3. Anonymous says:

    How I wish I lived in the Bay Area!! Any suggestions on how to find a similar volunteer-internship for school psychology in New York for post-undergraduate students? I haven't heard of such a program before, but perhaps I'm looking in the wrong places?

  4. halpey1 says:

    BIG props to you – amen sister. I WISH I lived in your area so I could help out, participate, or just contribute in some way. As far as interventions for RTI, my school is big on the website – it's just so detailed and offers quick ways to meet specific needs.

  5. EABeam says:

    Busted. I went straight to the bold and did not read carefully. My bad.

  6. Erika says:

    Yes, is a great one! I used it all of last spring to work with a struggling reader in the 3rd grade but it's great for all age groups! And let's not forget (if you haven't already heard of it, of course.. it's a big one 🙂 ) quick and easy, even has a CBM probe generator for progress monitoring!

  7. Katie says:

    Awesome. If only the Bay area was closer to western NY, because I would love to participate. Please please update us on the blog with how it goes. And thank you for all your informative/humorous posts–your site has been such a valuable reminder of what I want to do and why as I'm finishing the grad school app process!

  8. Sheila says:

    I find my districts site to be helpful

  9. Tim! says:

    I too at times forego the 1/2-caf thing for the untainted formula! (We are quite the thrill seekers!)
    As one of those aspiring SP's that is considering forking over thousands of dollars, I consider this quite a special opportunity to work with you – if only I weren't on the right coast!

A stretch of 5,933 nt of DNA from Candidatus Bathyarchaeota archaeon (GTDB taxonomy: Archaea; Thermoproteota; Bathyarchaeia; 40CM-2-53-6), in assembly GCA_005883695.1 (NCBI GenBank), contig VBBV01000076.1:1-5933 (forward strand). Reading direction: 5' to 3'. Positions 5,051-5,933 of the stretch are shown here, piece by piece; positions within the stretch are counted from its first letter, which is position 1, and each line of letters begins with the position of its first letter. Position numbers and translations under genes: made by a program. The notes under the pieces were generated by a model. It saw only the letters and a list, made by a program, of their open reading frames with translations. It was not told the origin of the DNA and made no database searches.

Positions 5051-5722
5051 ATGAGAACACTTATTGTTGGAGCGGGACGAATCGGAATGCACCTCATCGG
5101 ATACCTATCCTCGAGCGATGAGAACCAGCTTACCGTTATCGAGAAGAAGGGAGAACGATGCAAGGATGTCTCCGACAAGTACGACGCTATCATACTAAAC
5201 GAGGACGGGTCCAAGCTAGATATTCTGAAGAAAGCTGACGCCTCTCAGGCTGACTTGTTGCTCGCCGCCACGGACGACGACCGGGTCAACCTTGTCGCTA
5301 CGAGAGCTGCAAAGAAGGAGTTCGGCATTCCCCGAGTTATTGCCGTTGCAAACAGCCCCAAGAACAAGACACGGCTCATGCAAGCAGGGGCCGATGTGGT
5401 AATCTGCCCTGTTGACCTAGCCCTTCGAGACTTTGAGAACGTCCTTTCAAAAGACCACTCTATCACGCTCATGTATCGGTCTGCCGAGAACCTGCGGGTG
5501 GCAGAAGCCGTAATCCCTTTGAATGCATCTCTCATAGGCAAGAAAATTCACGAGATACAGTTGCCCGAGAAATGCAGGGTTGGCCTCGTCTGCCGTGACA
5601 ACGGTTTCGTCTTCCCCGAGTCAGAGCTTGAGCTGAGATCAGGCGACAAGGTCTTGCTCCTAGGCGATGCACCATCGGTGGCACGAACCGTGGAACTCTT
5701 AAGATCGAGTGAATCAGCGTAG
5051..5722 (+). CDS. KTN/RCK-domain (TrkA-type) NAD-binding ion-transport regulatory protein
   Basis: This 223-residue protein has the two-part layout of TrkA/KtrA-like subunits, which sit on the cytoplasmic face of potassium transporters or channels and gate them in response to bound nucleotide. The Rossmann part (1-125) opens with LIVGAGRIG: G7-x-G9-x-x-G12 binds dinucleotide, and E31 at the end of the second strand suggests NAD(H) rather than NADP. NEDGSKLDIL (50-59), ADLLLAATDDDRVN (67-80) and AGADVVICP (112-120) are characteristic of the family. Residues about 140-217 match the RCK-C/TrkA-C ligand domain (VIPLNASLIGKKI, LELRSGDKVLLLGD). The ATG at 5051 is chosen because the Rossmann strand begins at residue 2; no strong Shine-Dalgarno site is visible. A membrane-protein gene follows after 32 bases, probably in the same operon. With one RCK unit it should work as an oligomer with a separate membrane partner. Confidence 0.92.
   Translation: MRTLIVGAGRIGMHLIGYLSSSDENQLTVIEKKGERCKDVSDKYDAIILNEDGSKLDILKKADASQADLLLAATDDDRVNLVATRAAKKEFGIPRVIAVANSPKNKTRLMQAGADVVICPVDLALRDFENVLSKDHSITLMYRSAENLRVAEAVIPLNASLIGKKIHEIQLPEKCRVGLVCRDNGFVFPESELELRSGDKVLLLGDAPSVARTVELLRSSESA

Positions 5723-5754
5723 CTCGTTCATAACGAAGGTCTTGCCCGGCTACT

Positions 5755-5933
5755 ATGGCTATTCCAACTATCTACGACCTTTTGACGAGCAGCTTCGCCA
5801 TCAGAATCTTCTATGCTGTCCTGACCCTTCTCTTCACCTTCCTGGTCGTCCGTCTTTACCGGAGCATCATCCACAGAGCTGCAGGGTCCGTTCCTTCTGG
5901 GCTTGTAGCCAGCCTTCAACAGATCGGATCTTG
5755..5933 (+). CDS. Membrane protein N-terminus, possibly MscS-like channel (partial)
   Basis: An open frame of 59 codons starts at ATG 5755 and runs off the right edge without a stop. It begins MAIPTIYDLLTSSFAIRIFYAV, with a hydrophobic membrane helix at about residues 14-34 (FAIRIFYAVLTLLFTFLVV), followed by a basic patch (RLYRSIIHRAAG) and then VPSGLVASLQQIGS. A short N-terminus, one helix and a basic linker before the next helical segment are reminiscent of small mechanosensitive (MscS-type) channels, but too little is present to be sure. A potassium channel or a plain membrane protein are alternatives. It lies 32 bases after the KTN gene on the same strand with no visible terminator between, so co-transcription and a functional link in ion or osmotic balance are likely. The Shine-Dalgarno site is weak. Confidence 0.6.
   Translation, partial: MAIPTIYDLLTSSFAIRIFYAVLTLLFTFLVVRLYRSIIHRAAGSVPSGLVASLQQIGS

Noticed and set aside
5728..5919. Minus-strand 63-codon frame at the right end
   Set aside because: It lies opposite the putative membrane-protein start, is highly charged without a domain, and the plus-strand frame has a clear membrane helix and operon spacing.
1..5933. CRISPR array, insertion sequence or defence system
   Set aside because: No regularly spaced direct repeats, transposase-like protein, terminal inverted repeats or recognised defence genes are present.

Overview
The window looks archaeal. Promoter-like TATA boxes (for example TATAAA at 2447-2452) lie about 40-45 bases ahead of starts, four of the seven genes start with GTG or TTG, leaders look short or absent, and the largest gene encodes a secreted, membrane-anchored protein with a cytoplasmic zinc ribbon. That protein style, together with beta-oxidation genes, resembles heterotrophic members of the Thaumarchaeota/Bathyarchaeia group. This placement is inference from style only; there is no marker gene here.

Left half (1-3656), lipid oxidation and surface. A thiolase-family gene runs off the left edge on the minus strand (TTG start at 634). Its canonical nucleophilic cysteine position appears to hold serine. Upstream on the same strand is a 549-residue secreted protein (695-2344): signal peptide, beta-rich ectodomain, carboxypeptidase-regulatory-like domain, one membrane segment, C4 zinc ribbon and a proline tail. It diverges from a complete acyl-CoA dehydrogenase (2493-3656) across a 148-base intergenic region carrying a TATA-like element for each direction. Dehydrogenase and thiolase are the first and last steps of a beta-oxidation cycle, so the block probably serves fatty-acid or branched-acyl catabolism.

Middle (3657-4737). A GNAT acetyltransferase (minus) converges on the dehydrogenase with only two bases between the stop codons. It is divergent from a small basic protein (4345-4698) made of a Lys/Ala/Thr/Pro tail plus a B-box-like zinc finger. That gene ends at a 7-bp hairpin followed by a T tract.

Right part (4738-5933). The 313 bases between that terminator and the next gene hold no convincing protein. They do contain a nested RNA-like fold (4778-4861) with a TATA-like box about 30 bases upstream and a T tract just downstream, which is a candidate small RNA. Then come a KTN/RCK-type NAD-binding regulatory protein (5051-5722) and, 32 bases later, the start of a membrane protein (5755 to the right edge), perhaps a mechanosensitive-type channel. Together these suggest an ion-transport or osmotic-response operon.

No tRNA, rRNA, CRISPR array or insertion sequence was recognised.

Thanks for your wisdom and sarcasm!

  10. Ryan says:

    Hello, is there any chance you would consider arming your blog readers with those weapons of mass instruction that you will teach to your volunteers? I am sure it would be a fantastic blog post and perhaps could become a reference for your volunteers (those who need it).

    As for resources that you need:

    I hope these help and good luck with your volunteer program!

  11. gehry says:

    I wonder if I know which site this is happening? Good on ya for this one-recently a massage therapist approached me about doing an internship at our high needs school for parents and teachers! Preventative health is so much better than the If you need help spreading the word for that-would love to help!

  12. Derek says:

    Don't forget the What Works Clearinghouse. It's a government-run site that reviews the research on each intervention program and determines whether enough evidence exists in favor of effectiveness to earn the title "research-based":

  13. I would be there in a heartbeat if I didn't live in south Arkansas 🙁

  14. Natalie says:

    Hi Rebecca, do you think this will be a one-time volunteer opportunity?

    I'm currently putting together an independent learning contract for the fall of my senior year, and sounds like it could be a perfect addition to it!

    I found your blog yesterday and I absolutely love it AND all of your stories! 🙂


  15. Noelle says:

    One of my favorite interventions found on an IST plan (we call it IST in PA) – "bathroom buddy". Really? Is that going to help with his reading? How – will the "buddy" be quizzing him on sight words in there? I also enjoy sentiments such as, "Everyone will work together to do what's best for ". These are the moments of brilliance I deal with pretty much daily. Good luck with your program, it sounds like a great idea!